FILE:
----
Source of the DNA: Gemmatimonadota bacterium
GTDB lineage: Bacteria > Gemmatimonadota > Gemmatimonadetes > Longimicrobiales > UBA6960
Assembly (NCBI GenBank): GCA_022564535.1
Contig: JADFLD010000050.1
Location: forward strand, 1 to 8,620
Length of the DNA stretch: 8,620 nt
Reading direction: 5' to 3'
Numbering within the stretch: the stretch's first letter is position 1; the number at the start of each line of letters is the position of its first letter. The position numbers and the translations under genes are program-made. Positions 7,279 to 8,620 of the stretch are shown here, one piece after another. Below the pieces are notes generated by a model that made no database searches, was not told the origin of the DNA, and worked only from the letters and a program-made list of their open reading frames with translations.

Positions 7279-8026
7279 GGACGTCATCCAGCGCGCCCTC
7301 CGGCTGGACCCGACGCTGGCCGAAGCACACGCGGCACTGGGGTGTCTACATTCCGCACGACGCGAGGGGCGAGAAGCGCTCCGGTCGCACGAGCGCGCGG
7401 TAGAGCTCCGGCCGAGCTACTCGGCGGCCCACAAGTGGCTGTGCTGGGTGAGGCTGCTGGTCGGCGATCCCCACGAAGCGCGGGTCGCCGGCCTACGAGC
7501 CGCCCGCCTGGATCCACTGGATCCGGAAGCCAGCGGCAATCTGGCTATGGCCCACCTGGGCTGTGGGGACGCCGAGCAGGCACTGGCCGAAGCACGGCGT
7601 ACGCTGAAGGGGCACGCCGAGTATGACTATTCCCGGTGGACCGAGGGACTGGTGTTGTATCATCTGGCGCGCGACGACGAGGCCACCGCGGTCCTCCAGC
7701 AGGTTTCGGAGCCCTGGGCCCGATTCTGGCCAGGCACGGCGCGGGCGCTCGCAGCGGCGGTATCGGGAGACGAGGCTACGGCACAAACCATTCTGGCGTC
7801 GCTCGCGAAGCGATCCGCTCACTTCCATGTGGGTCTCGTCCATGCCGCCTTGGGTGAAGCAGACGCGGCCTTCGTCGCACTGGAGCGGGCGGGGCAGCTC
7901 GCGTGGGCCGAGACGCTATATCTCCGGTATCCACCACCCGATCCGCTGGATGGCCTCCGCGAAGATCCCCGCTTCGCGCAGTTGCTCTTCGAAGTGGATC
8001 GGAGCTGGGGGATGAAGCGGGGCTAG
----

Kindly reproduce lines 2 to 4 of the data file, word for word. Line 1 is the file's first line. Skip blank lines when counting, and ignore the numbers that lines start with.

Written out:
GTDB lineage: Bacteria > Gemmatimonadota > Gemmatimonadetes > Longimicrobiales > UBA6960
Assembly (NCBI GenBank): GCA_022564535.1
Contig: JADFLD010000050.1